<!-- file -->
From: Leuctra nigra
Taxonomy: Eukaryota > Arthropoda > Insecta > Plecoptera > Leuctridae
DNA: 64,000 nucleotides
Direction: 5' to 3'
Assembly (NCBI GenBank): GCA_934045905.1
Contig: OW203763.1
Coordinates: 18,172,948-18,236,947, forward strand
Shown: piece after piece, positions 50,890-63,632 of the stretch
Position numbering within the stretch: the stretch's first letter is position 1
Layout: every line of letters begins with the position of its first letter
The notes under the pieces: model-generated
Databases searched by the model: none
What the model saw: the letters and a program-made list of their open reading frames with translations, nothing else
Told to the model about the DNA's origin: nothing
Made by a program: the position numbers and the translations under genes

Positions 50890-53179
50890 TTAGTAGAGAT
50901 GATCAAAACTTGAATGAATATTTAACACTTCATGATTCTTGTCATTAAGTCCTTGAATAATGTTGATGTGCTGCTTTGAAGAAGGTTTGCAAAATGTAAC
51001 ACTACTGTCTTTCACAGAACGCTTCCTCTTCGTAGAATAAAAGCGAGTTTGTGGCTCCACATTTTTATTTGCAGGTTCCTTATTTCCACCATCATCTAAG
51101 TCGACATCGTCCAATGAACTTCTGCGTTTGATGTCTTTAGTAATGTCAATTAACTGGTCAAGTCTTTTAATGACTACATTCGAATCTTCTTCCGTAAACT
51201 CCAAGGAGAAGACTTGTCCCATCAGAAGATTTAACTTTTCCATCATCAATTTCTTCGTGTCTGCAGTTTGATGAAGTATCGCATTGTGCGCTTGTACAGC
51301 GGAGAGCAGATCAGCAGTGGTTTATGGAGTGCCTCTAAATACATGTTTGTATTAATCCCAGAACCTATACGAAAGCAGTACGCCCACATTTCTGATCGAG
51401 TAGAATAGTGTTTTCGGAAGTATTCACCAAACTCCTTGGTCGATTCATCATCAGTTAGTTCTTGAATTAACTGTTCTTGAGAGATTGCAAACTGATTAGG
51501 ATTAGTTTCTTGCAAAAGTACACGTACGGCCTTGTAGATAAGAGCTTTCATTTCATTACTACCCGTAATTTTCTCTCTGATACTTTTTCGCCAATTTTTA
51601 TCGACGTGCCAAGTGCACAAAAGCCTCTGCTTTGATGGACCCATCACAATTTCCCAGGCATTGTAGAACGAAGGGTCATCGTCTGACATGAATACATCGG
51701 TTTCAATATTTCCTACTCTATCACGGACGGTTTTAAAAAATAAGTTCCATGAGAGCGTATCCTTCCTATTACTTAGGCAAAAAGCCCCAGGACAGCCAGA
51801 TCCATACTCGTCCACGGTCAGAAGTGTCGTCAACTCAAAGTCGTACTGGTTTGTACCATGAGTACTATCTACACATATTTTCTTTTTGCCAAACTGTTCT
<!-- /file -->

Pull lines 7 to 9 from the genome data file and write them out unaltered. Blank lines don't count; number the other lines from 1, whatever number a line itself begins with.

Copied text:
Coordinates: 18,172,948-18,236,947, forward strand
Shown: piece after piece, positions 50,890-63,632 of the stretch
Position numbering within the stretch: the stretch's first letter is position 1